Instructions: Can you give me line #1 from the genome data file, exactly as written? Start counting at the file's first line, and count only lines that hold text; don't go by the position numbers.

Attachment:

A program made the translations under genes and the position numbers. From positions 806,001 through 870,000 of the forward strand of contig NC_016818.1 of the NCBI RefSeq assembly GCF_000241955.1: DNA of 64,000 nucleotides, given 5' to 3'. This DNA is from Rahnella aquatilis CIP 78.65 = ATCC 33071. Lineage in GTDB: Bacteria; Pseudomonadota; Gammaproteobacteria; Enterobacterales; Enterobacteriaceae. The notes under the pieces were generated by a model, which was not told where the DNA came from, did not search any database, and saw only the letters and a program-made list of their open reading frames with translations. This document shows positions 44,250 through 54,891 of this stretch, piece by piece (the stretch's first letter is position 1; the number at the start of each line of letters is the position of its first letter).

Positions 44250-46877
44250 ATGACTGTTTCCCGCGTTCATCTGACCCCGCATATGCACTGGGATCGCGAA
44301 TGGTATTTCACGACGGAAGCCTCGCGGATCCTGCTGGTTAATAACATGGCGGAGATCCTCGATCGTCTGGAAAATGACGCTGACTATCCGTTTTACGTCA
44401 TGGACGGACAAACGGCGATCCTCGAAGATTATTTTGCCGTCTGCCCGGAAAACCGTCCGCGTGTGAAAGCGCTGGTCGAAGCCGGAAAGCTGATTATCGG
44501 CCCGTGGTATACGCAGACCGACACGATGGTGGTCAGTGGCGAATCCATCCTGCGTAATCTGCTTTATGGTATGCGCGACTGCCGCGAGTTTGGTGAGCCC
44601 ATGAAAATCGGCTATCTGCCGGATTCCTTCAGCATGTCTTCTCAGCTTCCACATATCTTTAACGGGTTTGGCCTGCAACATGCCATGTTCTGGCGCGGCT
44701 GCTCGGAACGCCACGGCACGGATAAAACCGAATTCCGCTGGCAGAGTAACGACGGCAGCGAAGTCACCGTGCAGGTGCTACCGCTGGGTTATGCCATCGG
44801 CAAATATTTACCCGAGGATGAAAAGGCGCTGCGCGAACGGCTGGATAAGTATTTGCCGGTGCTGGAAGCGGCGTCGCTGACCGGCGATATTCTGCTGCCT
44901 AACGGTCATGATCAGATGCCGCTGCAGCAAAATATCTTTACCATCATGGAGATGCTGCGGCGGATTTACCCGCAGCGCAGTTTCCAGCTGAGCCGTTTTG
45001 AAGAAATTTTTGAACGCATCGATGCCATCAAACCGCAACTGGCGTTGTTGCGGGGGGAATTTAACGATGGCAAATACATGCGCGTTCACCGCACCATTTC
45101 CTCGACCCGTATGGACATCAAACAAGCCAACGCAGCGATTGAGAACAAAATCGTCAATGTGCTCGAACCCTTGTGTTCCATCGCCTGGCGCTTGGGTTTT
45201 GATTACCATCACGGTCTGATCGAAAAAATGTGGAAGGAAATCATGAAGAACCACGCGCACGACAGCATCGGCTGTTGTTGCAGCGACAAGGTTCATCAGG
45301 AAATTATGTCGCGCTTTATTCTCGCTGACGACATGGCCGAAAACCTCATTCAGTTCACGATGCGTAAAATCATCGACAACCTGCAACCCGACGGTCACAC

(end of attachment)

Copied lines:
A program made the translations under genes and the position numbers. From positions 806,001 through 870,000 of the forward strand of contig NC_016818.1 of the NCBI RefSeq assembly GCF_000241955.1: DNA of 64,000 nucleotides, given 5' to 3'. This DNA is from Rahnella aquatilis CIP 78.65 = ATCC 33071. Lineage in GTDB: Bacteria; Pseudomonadota; Gammaproteobacteria; Enterobacterales; Enterobacteriaceae. The notes under the pieces were generated by a model, which was not told where the DNA came from, did not search any database, and saw only the letters and a program-made list of their open reading frames with translations. This document shows positions 44,250 through 54,891 of this stretch, piece by piece (the stretch's first letter is position 1; the number at the start of each line of letters is the position of its first letter).